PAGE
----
Loved this epilogue though feel really sad at Freya's distress at the end. I liked Mal going to Simon to get the antidote analysed, that kind of forward thinking is excellent but also makes me worry about what else you have planned for the next round of stories. As for Inara, I don't know why you have the crew running back and forth to her. She left and has her own life to lead now. What's wrong with Kaylee sending her a wave and yacking to her for hours on end if that's what she wants? Can't wait for Zoe's baby to be born and I really loved Hank calling her cupcake and then wondering where the word had come from. Way to go, you write such shiny stories! Ali D :~)
You can't take the sky from me


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Now and Then - a Christmas story
“Then do you have a better suggestion? No, let me rephrase that. Do you have a more sensible suggestion that doesn’t involve us getting lost and freezing to death?”

[Maya. Post-BDM. A little standalone festive tale that kind of fits into where I am in the Maya timeline, but works outside too. Enjoy!]

Monied Individual - Epilogue
"I honestly don’t know if my pilot wants to go around with flowers and curlicues carved into his leg.”
[Maya. Post-BDM. The end of the story, and the beginning of the last ...]

Monied Individual - Part XX
Mal took a deep breath, allowing it out slowly through his nostrils, and now his next words were the honest truth. “Ain’t surprised. No matter how good you are, and I’m not complaining, I’ve seen enough battle wounds, had to help out at the odd amputation on occasion. And I don’t have to be a doc myself to tell his leg ain’t quite the colour it should be, even taking into account his usual pasty complexion. What you did … didn’t work, did it?”
[Maya. Post-BDM. Simon has no choice, and Luke comes around.]

Monied Individual - Part XIX
“His name’s Jayne?”

“What’s wrong with that?” the ex-mercenary demanded from the doorway.

“Nothing, nothing! I just … I don’t think I’ve ever met a man … anyone else by that name.”

“Yeah, he’s a mystery to all of us,” Mal said. “Even his wife.”

[Maya. Post-BDM. Hank's not out of the woods yet, and Mal has a conversation. Enjoy!]

Monied Individual - Part XVIII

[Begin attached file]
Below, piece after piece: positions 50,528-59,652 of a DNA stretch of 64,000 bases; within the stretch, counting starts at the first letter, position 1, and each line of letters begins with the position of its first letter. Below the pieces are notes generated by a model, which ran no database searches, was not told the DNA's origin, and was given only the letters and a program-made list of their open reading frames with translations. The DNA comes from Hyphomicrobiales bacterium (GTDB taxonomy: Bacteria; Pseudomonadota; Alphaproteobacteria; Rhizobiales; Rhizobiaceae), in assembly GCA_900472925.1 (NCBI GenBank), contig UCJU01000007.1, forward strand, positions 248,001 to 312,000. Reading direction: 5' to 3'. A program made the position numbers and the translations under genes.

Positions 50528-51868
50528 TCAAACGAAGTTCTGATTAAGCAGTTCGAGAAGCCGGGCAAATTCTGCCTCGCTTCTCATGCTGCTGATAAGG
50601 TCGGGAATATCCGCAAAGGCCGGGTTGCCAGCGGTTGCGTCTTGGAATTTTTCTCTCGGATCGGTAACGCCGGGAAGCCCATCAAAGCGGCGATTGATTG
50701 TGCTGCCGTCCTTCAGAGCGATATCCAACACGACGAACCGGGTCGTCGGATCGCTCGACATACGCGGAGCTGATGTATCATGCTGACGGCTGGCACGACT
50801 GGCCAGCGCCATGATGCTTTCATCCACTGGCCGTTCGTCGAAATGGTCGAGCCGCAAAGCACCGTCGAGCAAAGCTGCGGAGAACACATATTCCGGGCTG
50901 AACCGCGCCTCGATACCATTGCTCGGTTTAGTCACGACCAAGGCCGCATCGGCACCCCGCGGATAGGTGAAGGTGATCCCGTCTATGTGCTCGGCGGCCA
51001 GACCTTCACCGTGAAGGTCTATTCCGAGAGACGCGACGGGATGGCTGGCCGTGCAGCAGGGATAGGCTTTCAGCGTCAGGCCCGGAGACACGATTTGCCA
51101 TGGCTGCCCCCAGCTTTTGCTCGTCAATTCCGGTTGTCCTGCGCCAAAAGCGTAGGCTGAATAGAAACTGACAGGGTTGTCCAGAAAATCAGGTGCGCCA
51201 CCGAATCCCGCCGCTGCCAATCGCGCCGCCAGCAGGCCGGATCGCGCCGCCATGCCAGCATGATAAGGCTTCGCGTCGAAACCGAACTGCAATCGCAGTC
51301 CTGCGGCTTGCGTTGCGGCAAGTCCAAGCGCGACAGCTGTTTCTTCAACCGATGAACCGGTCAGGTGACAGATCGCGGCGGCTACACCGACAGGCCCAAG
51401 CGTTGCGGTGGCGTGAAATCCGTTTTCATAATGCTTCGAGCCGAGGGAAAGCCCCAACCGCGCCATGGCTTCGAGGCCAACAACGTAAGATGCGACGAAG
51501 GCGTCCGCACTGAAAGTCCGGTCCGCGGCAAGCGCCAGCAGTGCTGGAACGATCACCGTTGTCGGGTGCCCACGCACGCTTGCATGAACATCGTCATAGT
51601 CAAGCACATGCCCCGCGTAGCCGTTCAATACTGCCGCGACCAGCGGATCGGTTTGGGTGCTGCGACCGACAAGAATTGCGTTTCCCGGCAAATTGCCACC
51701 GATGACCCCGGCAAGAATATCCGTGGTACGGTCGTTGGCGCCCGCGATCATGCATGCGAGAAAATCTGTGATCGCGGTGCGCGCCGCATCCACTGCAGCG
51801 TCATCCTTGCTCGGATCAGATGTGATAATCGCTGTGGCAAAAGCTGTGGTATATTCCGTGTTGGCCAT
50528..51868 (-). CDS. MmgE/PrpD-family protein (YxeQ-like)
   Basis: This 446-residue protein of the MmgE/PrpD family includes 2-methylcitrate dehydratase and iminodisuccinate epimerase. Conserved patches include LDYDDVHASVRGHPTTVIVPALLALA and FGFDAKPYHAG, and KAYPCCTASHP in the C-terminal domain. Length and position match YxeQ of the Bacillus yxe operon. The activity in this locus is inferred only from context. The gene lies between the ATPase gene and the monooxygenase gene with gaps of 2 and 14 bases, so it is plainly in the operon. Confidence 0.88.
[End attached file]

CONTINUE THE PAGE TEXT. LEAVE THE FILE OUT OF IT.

Jayne had told him a story once, about being on the hunt for someone who owed him something or other. He’d waited for his target for three hours in four inches of slush as the temperature dropped, and had grinned when he’d admitted to Hank that he’d had to break his feet free from the ice when he’d finished.
[Maya. Post-BDM. The Fosters show their true colours, Jayne attempts a rescue, and the others may be too late.]

Snow at Christmas
She’d seen his memories of his Ma, the Christmases when he was a boy on Shadow, even a faint echo of one before his Pa died, all still there, not diminished by his burning, glowing celebrations of now with Freya.

[Maya. Post-BDM. A seasonal one-off - enjoy!]

Monied Individual - Part XVII
Jayne hadn’t waited, but planted a foot by the lock. The door was old, the wood solid, but little could stand against a determined Cobb boot with his full weight behind it. It burst open.

[Maya. Post-BDM. The search for Hank continues. Read, enjoy, review!]

Monied Individual - Part XVI
He slammed the door behind him, making the plates rattle on the sideboard. “It’s okay, girl, I ain't gonna hurt you.” The cook, as tradition dictated, plump and rosy cheeked with her arms covered to the elbows in flour, but with a gypsy voluptuousness, picked up a rolling pin.

[Maya. Post-BDM. Kaylee finds the problem with Serenity, and Jayne starts his quest. Read, enjoy, review!]

Monied Individual - Part XV
“Did we …” “We did.” “Why?” As she raised an eyebrow at him he went on quickly, “I mean, we got a comfy bunk, not that far away. Is there any particular reason we’re in here instead?” “You don’t remember?” He concentrated for a moment, and the activities of a few hours previously burst onto him like a sunbeam. “Oh, right,” he acknowledged happily.

[Maya. Post-BDM. A little with each Serenity couple, but something goes bang. Read, enjoy, review!]

“Did we …” “We did.” “Why?” As she raised an eyebrow at him he went on quickly, “I mean, we got a comfy bunk, not that far away. Is there any particular reason we’re in here instead?” “You don’t remember?” He concentrated for a moment, and the activities of a few hours previously burst onto him like a sunbeam. “Oh, right,” he acknowledged happily.

[Maya. Post-BDM. A little with each Serenity couple, but something goes bang. Read, enjoy, review!]